• Proxy ITR (PITR): A PITR is used for inter-networking between Non-LISP and LISP sites, a PITR acts like an ITR but does so on behalf of non-LISP sites which send packets to destinations at LISP sites.[7]
  • xTR: A xTR refers to a device which functions both as an ITR and an ETR (which is typical), when the direction of data flow is not part of the context description.[8]
  • Re-encapsulating Tunnel Router (RTR): An RTR is used for connecting LISP-to-LISP communications within environments where direct connectivity is not supported. Examples include: 1) joining LISP sites connected to "disjointed locator spaces"—for example a LISP site with IPv4-only RLOC connectivity and a LISP site with IPv6-only RLOC connectivity; and 2) creating a data plane 'anchor point' by a LISP-speaking device behind a NAT box to send and receive traffic through the NAT device.[9]

The LISP mapping system[edit]

In the Locator/Identifier Separation Protocol the network elements (routers) are responsible for looking up the mapping between end-point-identifiers (EID) and route locators (RLOC) and this process is invisible to the Internet end-hosts.[10][11] The mappings are stored in a distributed database called the mapping system, which responds to the lookup queries. The LISP beta network initially used a BGP-based mapping system called LISP ALternative Topology (LISP+ALT),[12] but this has now been replaced by a DNS-like indexing system called DDT inspired from LISP-TREE.[13] The protocol design made it easy to plug in a new mapping system, when a different design proved to have benefits. Some proposals have already emerged and have been compared.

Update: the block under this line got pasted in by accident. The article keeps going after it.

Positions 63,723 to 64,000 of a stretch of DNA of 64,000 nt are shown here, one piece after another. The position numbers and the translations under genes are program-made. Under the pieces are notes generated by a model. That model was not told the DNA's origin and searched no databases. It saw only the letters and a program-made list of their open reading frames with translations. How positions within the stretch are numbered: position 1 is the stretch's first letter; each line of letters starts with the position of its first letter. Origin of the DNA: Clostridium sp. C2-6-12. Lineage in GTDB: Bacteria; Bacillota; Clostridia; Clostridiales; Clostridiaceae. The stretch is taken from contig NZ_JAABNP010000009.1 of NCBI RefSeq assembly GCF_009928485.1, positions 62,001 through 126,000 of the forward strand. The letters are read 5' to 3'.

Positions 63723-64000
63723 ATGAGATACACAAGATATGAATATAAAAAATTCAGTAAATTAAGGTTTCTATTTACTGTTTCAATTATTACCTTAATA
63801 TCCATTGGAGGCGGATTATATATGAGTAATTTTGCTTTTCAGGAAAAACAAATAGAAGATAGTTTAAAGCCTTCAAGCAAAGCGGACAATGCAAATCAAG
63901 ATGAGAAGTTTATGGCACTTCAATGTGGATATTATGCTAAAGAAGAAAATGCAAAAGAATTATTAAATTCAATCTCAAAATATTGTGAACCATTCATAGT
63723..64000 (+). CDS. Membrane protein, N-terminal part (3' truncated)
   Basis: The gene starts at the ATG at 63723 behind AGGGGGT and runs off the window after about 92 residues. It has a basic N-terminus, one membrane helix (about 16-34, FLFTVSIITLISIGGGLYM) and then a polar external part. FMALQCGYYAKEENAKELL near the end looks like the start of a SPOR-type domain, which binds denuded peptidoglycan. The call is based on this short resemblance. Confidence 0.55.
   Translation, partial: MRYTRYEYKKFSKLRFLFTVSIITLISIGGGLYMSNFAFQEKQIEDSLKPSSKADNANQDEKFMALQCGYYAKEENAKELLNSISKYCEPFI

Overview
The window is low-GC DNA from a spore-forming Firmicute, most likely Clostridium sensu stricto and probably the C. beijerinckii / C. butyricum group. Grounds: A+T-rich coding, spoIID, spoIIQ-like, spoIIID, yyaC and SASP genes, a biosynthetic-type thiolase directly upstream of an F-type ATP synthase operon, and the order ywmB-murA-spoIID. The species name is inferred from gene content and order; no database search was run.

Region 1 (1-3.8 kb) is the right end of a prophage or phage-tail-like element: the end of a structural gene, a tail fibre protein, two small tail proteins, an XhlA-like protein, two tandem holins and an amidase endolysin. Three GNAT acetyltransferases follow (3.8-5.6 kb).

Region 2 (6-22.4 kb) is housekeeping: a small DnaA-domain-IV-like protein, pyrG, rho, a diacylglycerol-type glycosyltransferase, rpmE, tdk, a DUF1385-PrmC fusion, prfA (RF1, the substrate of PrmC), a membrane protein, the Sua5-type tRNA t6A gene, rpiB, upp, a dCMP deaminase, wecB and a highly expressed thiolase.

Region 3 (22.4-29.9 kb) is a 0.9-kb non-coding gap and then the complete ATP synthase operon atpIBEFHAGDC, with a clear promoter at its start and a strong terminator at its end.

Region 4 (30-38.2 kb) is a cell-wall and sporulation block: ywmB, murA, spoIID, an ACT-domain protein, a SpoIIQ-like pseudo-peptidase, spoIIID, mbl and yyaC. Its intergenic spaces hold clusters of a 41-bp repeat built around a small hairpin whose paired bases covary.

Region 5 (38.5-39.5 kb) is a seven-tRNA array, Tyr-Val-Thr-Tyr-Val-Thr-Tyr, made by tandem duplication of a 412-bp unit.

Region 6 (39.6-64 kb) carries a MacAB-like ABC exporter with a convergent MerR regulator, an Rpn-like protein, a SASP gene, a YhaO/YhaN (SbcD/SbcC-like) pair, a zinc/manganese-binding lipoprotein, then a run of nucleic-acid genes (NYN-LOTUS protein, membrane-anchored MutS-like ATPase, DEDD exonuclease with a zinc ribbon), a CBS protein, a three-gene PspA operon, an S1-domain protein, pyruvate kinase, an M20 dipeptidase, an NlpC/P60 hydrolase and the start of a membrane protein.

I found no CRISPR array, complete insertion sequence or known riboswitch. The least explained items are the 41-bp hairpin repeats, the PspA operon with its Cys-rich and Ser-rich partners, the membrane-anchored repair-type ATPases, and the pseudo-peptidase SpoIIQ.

• Cisco has released public IOS, IOS XR, IOS XE and NX-OS images which support LISP.
  • A team of researchers from the Université catholique de Louvain and T-Labs/TU Berlin have written a FreeBSD implementation called OpenLISP.[14]
  • The LIP6 lab of UPMC, France, has implemented a fully featured control-plane (MS/MR, DDT, xTR) for OpenLISP [15][16]
  • Historically, LISPmob was an open source implementation of LISP for Linux, OpenWRT and Android maintained at Polytechnic University of Catalonia. It could act as xTR or LISP Mobile Node.[17] Recently, this implementation has been further developed into a full open source LISP router called the "Open Overlay Router" or OOR.
  • AVM added LISP support in firmware for their FRITZ!Box devices starring from FRITZ!OS version 6.00.
  • LANCOM Systems supports LISP in the router operating system
  • HPE supports LISP in their Comware 7 platform based routers (under the marketing name FlexNetwork MSR and VSR). This platform is developed by H3C Technologies and sold in China under their own logo.
  • OpenDaylight supports LISP flow mappings.
  • ONOS develops a distributed LISP control plane as an SDN application.[18] [19]
  • Lispers.net provides an open source, feature complete implementation of LISP.[20]
  • fd.io also supports LISP by the Overlay Network Engine (ONE).[21]
  • A simple LISP Mapping System implementation is also available in Java. [22]

LISP beta network[edit]

A testbed has been developed to gain real-life experience with LISP. Participants include Google, Facebook, NTT, Level3, InTouch N.V. and the Internet Systems Consortium.[23] As of January 2014, around 600 companies, universities, and individual contributors from 34 countries are involved. The geographical distribution of participating routers, and the prefixes they are responsible for, can be observed on the LISPmon project website (updated daily). The multi-company, LISP-community initiative LISP4.net/LISP6.net publishes relevant information about this beta network on http://www.lisp4.net/ and http://www.lisp6.net/. Since March 2020 the LISP Beta Network is not maintained anymore.

LISP-Lab consortium research network[edit]